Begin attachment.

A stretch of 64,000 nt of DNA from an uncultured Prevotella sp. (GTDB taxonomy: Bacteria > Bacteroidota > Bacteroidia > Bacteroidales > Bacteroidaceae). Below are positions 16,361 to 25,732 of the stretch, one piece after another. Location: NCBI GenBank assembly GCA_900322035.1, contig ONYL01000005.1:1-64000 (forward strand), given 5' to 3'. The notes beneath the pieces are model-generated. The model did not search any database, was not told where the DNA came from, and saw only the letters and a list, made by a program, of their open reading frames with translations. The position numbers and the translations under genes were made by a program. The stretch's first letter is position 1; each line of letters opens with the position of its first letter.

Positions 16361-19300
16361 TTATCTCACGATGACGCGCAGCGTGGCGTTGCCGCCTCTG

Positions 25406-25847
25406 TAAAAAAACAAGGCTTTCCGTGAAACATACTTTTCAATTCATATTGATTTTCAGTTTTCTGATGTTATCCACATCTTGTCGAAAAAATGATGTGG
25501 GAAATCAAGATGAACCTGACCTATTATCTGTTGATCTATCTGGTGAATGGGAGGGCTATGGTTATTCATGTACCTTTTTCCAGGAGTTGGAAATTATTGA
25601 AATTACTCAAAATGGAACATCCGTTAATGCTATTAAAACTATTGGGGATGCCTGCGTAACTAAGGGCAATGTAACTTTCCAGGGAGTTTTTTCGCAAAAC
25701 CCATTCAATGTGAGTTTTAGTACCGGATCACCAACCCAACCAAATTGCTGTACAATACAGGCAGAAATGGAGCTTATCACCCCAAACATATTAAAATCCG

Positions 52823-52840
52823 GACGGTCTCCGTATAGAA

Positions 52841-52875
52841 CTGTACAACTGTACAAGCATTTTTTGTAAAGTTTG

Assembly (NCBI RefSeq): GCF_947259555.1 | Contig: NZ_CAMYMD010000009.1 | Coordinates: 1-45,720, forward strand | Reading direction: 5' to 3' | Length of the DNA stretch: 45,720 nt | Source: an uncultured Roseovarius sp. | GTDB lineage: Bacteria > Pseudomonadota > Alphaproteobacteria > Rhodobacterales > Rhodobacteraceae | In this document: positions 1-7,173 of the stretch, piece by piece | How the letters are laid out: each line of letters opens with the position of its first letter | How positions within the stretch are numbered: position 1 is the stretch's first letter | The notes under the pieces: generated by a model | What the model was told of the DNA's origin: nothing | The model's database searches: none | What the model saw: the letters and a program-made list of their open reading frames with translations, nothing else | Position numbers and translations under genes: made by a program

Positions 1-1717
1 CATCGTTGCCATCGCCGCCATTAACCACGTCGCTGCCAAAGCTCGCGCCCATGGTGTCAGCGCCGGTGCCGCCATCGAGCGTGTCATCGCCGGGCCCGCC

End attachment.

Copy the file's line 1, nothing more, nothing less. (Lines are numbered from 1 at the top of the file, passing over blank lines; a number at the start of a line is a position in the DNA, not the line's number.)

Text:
A stretch of 64,000 nt of DNA from an uncultured Prevotella sp. (GTDB taxonomy: Bacteria > Bacteroidota > Bacteroidia > Bacteroidales > Bacteroidaceae). Below are positions 16,361 to 25,732 of the stretch, one piece after another. Location: NCBI GenBank assembly GCA_900322035.1, contig ONYL01000005.1:1-64000 (forward strand), given 5' to 3'. The notes beneath the pieces are model-generated. The model did not search any database, was not told where the DNA came from, and saw only the letters and a list, made by a program, of their open reading frames with translations. The position numbers and the translations under genes were made by a program. The stretch's first letter is position 1; each line of letters opens with the position of its first letter.